Employers implementing Novel Coronavirus (COVID-19) protocols should consider U.S. immigration requirements for their foreign national employees. Remote work arrangements, layoffs, and shortened internship programs may pose challenges for employees working pursuant to E-3, F-1, H-1B, and J-1 immigration statuses. Employees waiting for work visas or those with pending immigration cases may also be affected. In addition to travel restrictions, USCIS office and U.S. Consulate closures will likely increase processing times for immigration cases.
Even employers without sponsored foreign national employees should consider Form I-9 processing requirements. All Form I-9 documents for new hires and for reverification must be performed in person. The employee must present the original document(s) to the employer representative. Current government instructions state that employers may not complete the Form I-9 document review process via Skype or other electronic method.
While the situation remains fluid and we do not know how various government agencies will enforce applicable rules, employers are advised to consider the issues below.
H-1B work authorization covers specific work locations, with each worksite address listed in the Labor Condition Application (LCA) connected to the case. Although there is some flexibility in the rules for “short term placements” such as working from home occasionally or visiting a client site, all worksites where the H-1B employee will spend more than 10 consecutive business days should be “covered” for H-1B purposes, including home “worksites.” If your H-1B employees need to work from home for more than two weeks, we recommend that they post their existing certified Labor Condition Application (LCA) at their homes. By posting at their home address, they will cover that location as an authorized H-1B worksite, assuming they live within a normal commuting distance of the worksite location listed on the LCA.
In addition to worksite rules, employers must also consider H-1B “benching” rules if employees will not be paid during COVID-19 related shutdowns. Under the “benching” regulations, whenever an H-1B employee is not performing work or not in productive status due to a decision by the employer, the employee must still continue to receive the wage listed in the LCA filed for the H-1B petition, even if U.S. workers are not paid during such times.
Note that the H-1B worksite and benching rules also apply to E-3 and H-1B1 visa holders.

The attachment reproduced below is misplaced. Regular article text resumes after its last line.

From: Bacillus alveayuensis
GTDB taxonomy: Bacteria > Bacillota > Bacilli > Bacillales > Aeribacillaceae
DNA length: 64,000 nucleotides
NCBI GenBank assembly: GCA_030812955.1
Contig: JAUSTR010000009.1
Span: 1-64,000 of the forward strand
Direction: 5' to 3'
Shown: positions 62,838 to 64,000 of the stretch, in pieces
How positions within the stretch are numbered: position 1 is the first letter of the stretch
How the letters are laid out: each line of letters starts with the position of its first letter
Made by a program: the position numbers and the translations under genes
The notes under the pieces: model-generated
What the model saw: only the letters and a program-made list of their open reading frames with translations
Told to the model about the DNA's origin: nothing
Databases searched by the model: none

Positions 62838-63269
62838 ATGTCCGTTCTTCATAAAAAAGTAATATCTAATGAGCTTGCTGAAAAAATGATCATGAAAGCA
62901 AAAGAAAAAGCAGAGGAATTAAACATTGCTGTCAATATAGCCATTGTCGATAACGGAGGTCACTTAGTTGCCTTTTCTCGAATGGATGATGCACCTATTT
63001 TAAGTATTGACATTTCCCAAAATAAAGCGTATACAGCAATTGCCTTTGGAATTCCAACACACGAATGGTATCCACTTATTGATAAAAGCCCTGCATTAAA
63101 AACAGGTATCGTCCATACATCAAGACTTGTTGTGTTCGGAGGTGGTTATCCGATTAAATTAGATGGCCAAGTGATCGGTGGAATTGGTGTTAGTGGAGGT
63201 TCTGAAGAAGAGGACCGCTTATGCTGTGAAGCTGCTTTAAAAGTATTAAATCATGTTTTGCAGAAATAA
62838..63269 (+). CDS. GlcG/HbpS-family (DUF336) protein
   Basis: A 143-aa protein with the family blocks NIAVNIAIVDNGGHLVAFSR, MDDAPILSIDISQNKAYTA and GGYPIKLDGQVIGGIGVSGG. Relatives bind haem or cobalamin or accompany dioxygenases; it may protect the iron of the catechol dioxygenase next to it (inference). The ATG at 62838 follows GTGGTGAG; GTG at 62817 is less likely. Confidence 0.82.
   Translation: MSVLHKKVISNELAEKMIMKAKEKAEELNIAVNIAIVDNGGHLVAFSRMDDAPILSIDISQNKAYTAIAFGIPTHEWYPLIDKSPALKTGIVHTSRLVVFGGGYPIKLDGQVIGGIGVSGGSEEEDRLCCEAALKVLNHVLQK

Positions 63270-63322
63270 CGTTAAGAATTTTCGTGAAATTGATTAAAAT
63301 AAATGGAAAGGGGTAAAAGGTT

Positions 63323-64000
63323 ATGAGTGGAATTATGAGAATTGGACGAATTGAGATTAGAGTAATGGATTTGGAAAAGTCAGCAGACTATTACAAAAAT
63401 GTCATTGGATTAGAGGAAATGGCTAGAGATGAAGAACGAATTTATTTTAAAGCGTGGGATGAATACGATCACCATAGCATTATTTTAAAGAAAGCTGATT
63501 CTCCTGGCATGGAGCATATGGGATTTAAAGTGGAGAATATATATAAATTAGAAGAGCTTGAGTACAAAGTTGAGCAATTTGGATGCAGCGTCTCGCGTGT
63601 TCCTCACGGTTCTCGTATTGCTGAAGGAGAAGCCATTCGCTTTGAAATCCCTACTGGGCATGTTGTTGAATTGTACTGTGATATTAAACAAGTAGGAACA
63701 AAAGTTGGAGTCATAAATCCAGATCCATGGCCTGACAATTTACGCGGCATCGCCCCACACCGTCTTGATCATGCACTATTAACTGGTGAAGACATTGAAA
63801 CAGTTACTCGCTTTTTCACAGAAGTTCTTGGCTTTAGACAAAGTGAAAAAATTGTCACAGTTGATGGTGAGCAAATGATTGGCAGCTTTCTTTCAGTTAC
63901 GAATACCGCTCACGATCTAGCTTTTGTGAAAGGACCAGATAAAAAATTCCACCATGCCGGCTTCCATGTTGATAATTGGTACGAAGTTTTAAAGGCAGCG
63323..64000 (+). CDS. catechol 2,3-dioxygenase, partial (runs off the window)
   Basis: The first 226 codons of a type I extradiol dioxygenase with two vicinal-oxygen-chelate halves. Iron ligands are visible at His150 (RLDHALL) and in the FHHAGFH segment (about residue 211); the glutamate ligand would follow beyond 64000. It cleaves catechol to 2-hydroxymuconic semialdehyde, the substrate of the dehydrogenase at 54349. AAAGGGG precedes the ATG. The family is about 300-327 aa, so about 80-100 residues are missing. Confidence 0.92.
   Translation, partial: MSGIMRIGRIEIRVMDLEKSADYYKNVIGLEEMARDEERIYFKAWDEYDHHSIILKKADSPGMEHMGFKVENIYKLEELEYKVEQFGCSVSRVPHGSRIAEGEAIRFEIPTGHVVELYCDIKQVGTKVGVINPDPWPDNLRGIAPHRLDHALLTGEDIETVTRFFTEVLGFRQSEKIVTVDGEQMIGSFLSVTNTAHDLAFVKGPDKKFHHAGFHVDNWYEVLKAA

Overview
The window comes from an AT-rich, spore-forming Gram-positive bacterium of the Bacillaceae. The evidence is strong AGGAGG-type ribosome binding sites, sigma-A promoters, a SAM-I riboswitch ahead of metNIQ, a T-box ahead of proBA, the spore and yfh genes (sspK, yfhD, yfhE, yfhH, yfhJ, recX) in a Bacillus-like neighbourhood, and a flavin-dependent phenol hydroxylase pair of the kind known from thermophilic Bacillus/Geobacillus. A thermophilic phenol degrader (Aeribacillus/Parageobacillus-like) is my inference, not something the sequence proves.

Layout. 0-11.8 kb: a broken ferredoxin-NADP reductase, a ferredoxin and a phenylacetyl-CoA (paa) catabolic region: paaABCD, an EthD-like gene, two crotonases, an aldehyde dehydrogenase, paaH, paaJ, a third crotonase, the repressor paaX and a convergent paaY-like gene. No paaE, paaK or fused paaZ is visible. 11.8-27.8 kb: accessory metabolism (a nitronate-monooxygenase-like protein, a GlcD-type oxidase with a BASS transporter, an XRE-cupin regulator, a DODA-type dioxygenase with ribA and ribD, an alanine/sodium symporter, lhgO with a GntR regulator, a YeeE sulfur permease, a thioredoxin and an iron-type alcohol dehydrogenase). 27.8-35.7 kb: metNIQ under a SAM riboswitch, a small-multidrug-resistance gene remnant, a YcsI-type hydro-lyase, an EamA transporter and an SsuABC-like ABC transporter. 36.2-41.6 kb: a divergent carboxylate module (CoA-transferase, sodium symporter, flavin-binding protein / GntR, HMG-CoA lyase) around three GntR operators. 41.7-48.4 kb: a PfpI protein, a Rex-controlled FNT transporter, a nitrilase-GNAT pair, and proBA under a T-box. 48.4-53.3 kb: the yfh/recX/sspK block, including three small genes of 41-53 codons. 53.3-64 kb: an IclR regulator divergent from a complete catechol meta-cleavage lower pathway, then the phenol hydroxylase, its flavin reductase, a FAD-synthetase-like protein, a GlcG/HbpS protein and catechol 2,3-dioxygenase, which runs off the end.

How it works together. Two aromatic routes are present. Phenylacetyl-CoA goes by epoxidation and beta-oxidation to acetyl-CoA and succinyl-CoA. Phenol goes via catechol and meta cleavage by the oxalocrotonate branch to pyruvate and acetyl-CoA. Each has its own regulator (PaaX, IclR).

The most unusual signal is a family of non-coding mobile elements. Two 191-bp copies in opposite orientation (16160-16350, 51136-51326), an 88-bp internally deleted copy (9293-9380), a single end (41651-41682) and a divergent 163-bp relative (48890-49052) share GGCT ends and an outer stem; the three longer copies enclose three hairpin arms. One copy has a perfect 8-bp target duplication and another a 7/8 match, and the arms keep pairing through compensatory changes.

F-1 OPT and STEM OPT Workers
There are limits to the amount of unemployment allowed for F-1 international students working pursuant to Optional Practical Training (OPT) and STEM OPT status. OPT workers may have up to 90 days of unemployment during their one-year OPT period without losing status. F-1 OPT workers must notify their Designated School Official of any period of unemployment during their one-year OPT authorization.
STEM OPT workers are allowed an additional 60-day unemployment period, so they may have a total of 150 days of unemployment during their three-year OPT period without losing status. Employers must notify the STEM OPT worker’s Designated School Official if terminating the worker before the end of his or her STEM OPT authorization.
J-1 Interns and Trainees
J-1 interns and trainees must notify their J-1 Program Sponsor if terminating their J-1 program early. J-1 visa holders have up to 30 days to depart the United States following their termination date.
Employees with Pending Immigration Cases and International Travel Plans
USCIS offices nationwide are limiting or cancelling scheduled appointments. Individuals with upcoming interview or biometrics appointments should contact their attorney for guidance.
Many U.S. Embassies and Consulates have closed worldwide, and we expect such closures will continue. Individuals with visa appointments or those who are planning to travel should plan for visa appointment delays and/or rescheduling. The Department of State website contains useful information on COVID-19 related closures and travel advisories that can be found on travel.state.gov. Links to U.S. Embassy and Consulate websites can be found on usembassy.gov.
Please contact Kelly Fortier, José Olivieri, or Kelly Rourke with questions or concerns.